Ellen G. White Writings

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Ellen G. White: The Australian Years: 1891-1900 (vol. 4), Page 69

Chapter 7—(1893) On to New Zealand

Ellen White looked forward to spending a week with the Parramatta church while en route to New Zealand. Parramatta was a beautiful community, a suburb of Sydney. Robert Hare and David Steed had held evangelistic meetings there, beginning in March, 1892, and a church of fifty members had been raised up, with a Sabbath school of seventy. Those accepting the message were described as “no mean citizens,” representing “excellent families and possessing some means” (Letter 34, 1892).

The congregation was determined to have a house of worship. Beginning with donations amounting to £420 ($2,100), [Note: The exchange rate held steady throughout the years Ellen White was in australia, very close to five dollars to the british pound. Ellen White moved easily from one to the other.] a good lot and building materials were purchased. Within three weeks’ time of the laying of the foundations, the building was erected with donated labor, and Sabbath meetings were being held in it. It was dedicated on Sabbath, December 10. The next day, 480 people crowded into the new church at what was called its opening meeting (The Bible Echo, January 15, 1893). This was the first church building owned by Seventh-day Adventists in continental Australia. A little chapel had been erected in Bismark, Tasmania, in 1889.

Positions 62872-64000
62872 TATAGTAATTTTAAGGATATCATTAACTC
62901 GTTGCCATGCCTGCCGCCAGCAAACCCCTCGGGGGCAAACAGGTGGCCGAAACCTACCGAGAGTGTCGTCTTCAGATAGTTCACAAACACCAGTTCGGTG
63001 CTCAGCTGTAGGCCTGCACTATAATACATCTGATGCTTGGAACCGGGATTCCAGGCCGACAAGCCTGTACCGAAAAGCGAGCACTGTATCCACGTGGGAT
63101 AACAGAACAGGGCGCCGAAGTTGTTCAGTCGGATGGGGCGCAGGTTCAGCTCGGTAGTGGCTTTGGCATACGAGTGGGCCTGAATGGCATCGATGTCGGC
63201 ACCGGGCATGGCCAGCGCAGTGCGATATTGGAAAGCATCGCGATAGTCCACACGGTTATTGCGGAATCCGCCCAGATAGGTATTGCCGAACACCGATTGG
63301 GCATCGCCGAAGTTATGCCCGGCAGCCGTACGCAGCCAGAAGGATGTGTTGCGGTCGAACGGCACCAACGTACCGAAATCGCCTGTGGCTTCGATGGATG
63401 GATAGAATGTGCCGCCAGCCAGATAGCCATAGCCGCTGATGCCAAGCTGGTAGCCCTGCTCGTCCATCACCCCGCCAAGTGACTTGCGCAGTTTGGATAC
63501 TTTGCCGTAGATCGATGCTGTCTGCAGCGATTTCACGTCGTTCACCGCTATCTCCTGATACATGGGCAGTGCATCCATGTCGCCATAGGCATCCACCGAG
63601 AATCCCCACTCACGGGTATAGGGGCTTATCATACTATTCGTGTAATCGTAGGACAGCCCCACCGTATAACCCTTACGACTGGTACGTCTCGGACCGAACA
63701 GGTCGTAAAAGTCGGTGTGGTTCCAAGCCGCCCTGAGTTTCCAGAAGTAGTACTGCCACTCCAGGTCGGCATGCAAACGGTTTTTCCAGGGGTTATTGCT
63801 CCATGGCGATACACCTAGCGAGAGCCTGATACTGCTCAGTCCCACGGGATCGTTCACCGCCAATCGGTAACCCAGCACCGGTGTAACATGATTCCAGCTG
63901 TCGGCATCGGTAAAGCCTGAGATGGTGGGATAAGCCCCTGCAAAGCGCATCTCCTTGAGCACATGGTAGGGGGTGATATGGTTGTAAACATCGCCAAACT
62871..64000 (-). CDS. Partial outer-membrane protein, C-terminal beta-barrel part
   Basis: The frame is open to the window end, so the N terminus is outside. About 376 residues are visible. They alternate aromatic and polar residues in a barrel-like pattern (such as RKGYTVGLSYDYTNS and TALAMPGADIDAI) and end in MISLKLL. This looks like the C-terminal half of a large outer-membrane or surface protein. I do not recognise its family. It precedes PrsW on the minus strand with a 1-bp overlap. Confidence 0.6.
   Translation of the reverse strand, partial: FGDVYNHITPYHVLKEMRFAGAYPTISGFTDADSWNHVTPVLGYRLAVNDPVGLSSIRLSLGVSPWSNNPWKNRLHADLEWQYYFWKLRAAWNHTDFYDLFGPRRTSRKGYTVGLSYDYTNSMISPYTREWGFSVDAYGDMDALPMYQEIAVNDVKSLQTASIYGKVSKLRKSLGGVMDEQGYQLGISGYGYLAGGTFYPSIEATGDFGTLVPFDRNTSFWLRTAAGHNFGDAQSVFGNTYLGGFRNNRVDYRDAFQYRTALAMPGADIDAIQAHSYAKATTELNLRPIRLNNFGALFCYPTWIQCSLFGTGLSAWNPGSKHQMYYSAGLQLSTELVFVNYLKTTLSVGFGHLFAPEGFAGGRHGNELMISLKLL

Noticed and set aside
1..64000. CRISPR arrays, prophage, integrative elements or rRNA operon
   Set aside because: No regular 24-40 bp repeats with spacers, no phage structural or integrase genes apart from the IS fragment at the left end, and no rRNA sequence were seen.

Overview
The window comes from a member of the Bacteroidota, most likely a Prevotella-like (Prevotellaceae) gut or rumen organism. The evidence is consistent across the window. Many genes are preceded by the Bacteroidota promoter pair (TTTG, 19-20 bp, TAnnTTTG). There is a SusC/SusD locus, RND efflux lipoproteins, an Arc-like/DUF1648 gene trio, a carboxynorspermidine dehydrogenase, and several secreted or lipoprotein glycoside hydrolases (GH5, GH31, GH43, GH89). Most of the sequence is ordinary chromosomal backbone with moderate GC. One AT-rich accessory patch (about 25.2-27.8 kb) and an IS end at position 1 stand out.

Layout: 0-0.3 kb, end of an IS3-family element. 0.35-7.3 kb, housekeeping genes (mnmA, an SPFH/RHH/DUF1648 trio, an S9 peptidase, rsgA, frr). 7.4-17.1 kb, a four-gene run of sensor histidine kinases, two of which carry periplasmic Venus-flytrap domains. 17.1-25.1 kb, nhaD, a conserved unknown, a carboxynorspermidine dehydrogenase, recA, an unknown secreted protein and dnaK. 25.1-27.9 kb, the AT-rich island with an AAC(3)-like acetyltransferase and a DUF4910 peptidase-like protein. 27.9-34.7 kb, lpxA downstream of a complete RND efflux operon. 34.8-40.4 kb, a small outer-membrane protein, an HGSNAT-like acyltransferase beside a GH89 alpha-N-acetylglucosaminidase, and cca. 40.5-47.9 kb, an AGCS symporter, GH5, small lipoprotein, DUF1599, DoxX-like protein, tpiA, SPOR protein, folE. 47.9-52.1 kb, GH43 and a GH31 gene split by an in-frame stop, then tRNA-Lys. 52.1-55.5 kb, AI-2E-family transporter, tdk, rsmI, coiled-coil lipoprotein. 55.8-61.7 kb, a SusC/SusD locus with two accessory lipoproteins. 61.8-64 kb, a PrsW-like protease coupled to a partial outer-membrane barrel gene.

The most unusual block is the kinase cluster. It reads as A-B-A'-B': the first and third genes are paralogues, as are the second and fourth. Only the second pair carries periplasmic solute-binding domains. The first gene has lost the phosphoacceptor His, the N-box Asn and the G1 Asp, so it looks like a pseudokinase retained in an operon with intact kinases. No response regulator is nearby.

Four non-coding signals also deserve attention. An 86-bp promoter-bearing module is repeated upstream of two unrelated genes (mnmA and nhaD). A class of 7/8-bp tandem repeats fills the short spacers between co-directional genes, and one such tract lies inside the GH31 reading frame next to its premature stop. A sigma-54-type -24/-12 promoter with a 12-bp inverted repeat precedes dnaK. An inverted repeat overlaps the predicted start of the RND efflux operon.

As funds were being raised in September, Ellen White, who had received a gift from friends in California of $45 with which to buy a comfortable chair for use during her illness, appropriated the money to aid in building the Parramatta church. She explained to her friends who had given her the money that she wished them to

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